The threat of human-induced climate change is driving public policy towards attempting to reduce human emissions in the state. It is important to put Oregon’s “carbon footprint” into perspective in order to understand that state emission reduction policies make no economic or environmental sense.
Oregon only contributes about 0.7% of total emissions in the United States and has the third lowest per capita emissions in the nation, which is about half the national average. Oregon is also the third lowest in transportation and residential emissions per capita and well below the national average. In addition, the Oregon economy has seen a 91% increase in energy efficiency in the past 40 years, compared to the national average of 46%. Increases in Oregon’s energy efficiency ultimately lead to fewer emissions per product produced in the state.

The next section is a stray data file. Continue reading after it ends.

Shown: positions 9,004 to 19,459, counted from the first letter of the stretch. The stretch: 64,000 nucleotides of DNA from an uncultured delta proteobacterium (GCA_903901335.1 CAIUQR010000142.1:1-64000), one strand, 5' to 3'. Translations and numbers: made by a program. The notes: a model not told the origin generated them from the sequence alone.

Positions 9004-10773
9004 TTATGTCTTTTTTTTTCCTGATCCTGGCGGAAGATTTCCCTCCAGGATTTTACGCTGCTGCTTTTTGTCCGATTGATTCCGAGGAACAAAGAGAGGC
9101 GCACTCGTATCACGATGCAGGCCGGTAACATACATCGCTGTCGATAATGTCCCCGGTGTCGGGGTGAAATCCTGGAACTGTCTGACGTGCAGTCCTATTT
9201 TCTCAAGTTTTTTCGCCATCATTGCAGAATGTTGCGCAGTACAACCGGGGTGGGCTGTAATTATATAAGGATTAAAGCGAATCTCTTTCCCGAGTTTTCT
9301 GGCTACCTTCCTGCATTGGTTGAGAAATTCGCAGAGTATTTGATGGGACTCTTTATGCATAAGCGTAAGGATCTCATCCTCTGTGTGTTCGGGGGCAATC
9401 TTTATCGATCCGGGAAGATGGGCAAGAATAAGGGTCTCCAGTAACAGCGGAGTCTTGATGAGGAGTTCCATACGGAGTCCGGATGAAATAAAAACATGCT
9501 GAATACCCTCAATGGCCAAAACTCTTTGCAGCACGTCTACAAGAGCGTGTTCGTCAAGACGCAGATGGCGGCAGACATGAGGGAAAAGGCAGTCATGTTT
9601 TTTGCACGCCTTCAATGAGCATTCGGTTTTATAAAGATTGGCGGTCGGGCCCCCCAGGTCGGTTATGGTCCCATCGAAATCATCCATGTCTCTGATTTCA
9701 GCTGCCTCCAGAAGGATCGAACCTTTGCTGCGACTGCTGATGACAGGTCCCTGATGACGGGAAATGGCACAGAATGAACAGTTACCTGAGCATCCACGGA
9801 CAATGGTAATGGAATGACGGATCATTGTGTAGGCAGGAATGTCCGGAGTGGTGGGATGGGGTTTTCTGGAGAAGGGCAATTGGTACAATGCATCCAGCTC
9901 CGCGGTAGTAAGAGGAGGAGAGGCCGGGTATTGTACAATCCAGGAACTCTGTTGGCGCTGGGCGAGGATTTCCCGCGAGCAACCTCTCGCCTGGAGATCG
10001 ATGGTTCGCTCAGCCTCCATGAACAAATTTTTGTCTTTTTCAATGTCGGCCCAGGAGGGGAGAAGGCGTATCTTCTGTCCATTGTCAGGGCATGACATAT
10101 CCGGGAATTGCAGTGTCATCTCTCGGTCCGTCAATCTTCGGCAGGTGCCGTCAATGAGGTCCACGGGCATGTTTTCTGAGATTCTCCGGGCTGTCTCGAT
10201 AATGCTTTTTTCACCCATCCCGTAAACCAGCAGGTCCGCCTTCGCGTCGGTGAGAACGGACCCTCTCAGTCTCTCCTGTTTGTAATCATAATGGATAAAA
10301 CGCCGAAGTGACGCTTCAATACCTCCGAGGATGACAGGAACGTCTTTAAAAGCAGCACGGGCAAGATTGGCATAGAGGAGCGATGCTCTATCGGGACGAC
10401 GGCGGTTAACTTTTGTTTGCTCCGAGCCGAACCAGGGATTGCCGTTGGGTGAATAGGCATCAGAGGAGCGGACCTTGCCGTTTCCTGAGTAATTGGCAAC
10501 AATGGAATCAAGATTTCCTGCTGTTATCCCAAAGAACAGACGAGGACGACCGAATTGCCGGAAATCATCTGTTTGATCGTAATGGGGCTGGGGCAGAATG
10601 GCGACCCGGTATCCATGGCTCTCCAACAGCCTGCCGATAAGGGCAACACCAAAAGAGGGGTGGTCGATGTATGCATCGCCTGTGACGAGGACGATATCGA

Since Oregon plays such a minor role in emissions in the world and the nation, attempting to reduce the small amount here in the state is an ill-advised goal. Any additional reductions in Oregon emissions through a carbon tax, cap-and-trade program, or any other greenhouse gas reduction strategy would not provide Oregonians with any measureable benefit. These policies will not lead to any noticeable decline in global emissions or global temperatures but will certainly lead to significant costs imposed on Oregonians.
Todd Wynn is the climate change and energy policy analyst at Cascade Policy Institute, Oregon’s free market public policy research center.